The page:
Internet of Things (IoT) is a network of physical devices with electronic, software, sensors, actuators, and connectivity which enables them to connect and exchange data. This creates opportunities for direct integration of the physical world into computer-based systems. This can aid efficiency, improvements, economic benefits, and help us reduce human effort.
Connection of electronic gadgets to computers started long ago. The mouse and keyboard that we use are external devices connected to the computer. This concept improved over time to include cameras, mobile phones, projectors, televisions etc. Advances in embedded software enabled delegating more and more intelligence into the devices. But there was a major limitation in all this.
So far, each device had a unique protocol defined for connecting - based on some dedicated piece of code on either side. We did not have a generic standard. IoT attempts to break out of this limitation, allowing anything to communicate with anything (within the restrictions of security and access rights). Apart from software and hardware developments this demands a solid framework.
Just as we had the OSI layer for computer networks, The SCP stack consists of the following layers that enable the connection of devices.
The Analytics layer is most important for Machine Learning. Yet it is necessary to have a basic understanding of the stack to do useful work on the analytics layer.
As we can see, IoT development spans a huge range of domains including mechanical, electrical, electronic and software engineering, data analytics and machine learning; along with ergonomic user interface design. It is almost impossible for one person to master each of these. Hence the implementation is typically divided into multiple steps - Define the end user experience; Create a data model; Plan the data analysis, connectivity and build.
The IoT implementation is most often based on a cloud, because that reduces the connectivity issues. Each thing in the physical world is modeled as a "Thing" in software. The rest of the application communicates with this "Thing" in the cloud - which in turn controls and receives data from the physical device.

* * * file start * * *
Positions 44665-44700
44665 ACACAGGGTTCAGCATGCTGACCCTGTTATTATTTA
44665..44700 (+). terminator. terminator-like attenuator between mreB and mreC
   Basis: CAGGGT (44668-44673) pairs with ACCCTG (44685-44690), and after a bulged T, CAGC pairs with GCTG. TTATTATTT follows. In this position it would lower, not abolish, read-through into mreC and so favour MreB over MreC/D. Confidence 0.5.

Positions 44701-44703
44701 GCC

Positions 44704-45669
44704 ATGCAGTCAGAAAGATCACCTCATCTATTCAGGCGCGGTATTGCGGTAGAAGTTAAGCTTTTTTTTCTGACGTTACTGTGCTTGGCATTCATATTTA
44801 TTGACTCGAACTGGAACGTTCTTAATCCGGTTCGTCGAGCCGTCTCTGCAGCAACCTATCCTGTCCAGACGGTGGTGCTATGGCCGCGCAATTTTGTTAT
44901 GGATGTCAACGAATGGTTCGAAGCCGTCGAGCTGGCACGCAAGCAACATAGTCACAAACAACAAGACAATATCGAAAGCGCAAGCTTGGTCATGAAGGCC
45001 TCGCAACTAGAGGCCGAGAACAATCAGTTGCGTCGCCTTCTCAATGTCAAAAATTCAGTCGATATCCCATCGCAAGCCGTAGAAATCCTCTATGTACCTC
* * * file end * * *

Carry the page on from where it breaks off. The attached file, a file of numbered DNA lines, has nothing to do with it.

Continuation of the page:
Most often in an object oriented implementation, each Thing is an instance of a class that implements the details for the particular device and implements interfaces related to the functionality. For example, a Canon Camera would be modeled by a Thing that is an instance of the class Canon Camera - which in turn would implement the interface Camera.
The connection between the Thing object and the device may be specific to the electronic implementation. But beyond that, the Thing is a standard object that can communicate with the rest of the system. It exports a data model with relevant get/set methods. It also exports events and subscriptions for listeners. There are different proprietary and open source frameworks that simplify this implementation.
The data obtained from these Things is continuously monitored and processed by the application. This huge inflow of data is a hot recipe for a machine learning implementation. It is first analyzed and converted into meaningful information and then used for learning. There are three types of machine learning implementations. Real time - on device, real time - in cloud and offline learning. The choice depends upon the volume of data and the kind of training required.
If the training is specific to a particular device and the data is minimal, it can be implemented on the device itself this reduces the network delays and does not bother the cloud with local details. But if it more generic, like building a model of the entire geography based on the inputs from different drones, it has to be implemented on the cloud. And if it requires a huge amount of processing based on the data accumulated over time, then it has to be offline. Each approach requires a different type of implementation.